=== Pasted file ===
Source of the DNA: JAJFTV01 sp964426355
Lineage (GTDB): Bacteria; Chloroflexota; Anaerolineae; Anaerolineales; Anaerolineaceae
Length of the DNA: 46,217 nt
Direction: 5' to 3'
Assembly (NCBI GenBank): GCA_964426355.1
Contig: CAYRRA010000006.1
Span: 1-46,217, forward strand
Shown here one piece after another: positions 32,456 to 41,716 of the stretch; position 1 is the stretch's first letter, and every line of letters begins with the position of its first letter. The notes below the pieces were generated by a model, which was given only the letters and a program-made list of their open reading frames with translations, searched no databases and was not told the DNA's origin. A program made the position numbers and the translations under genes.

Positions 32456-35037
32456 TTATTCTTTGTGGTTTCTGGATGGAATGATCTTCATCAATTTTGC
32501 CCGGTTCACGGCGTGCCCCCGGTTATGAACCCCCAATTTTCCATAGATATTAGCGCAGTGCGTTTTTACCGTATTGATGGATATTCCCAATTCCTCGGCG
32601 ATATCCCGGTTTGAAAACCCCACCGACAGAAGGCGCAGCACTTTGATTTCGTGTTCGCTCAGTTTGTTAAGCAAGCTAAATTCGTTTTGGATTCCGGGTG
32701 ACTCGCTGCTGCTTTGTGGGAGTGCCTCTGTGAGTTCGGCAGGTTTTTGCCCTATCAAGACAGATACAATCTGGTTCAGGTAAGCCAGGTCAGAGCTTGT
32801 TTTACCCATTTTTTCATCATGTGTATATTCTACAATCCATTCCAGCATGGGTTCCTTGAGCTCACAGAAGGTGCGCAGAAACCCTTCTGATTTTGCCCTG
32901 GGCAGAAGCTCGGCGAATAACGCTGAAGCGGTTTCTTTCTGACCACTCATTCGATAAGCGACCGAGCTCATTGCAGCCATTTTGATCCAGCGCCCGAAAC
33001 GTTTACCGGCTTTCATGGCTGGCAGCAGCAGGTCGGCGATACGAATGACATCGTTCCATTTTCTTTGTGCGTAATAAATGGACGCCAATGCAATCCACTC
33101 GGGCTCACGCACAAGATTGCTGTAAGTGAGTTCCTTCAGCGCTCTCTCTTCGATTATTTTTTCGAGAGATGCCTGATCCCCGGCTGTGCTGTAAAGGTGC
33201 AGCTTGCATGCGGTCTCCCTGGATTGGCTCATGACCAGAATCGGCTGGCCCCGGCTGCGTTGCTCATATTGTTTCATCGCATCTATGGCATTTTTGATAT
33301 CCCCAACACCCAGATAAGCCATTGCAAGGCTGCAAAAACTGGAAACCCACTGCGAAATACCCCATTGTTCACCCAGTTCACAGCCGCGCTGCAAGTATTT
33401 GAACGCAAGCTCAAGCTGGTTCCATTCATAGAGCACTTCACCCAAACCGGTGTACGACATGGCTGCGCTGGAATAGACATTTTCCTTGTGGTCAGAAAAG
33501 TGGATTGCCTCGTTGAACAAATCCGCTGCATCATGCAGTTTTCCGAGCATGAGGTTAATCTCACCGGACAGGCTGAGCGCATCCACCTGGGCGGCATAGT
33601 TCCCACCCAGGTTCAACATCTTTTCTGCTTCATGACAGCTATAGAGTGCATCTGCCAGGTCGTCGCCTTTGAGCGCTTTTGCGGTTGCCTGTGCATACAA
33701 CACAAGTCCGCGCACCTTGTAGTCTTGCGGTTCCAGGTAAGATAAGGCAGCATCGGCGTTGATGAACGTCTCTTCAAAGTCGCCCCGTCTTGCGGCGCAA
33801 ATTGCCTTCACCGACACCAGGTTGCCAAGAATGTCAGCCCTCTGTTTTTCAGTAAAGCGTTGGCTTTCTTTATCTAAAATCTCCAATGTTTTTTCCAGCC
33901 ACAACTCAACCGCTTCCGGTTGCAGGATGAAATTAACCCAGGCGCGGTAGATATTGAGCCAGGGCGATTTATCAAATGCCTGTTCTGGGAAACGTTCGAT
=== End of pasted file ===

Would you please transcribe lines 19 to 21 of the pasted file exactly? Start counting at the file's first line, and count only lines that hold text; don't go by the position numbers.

33301 CCCCAACACCCAGATAAGCCATTGCAAGGCTGCAAAAACTGGAAACCCACTGCGAAATACCCCATTGTTCACCCAGTTCACAGCCGCGCTGCAAGTATTT
33401 GAACGCAAGCTCAAGCTGGTTCCATTCATAGAGCACTTCACCCAAACCGGTGTACGACATGGCTGCGCTGGAATAGACATTTTCCTTGTGGTCAGAAAAG
33501 TGGATTGCCTCGTTGAACAAATCCGCTGCATCATGCAGTTTTCCGAGCATGAGGTTAATCTCACCGGACAGGCTGAGCGCATCCACCTGGGCGGCATAGT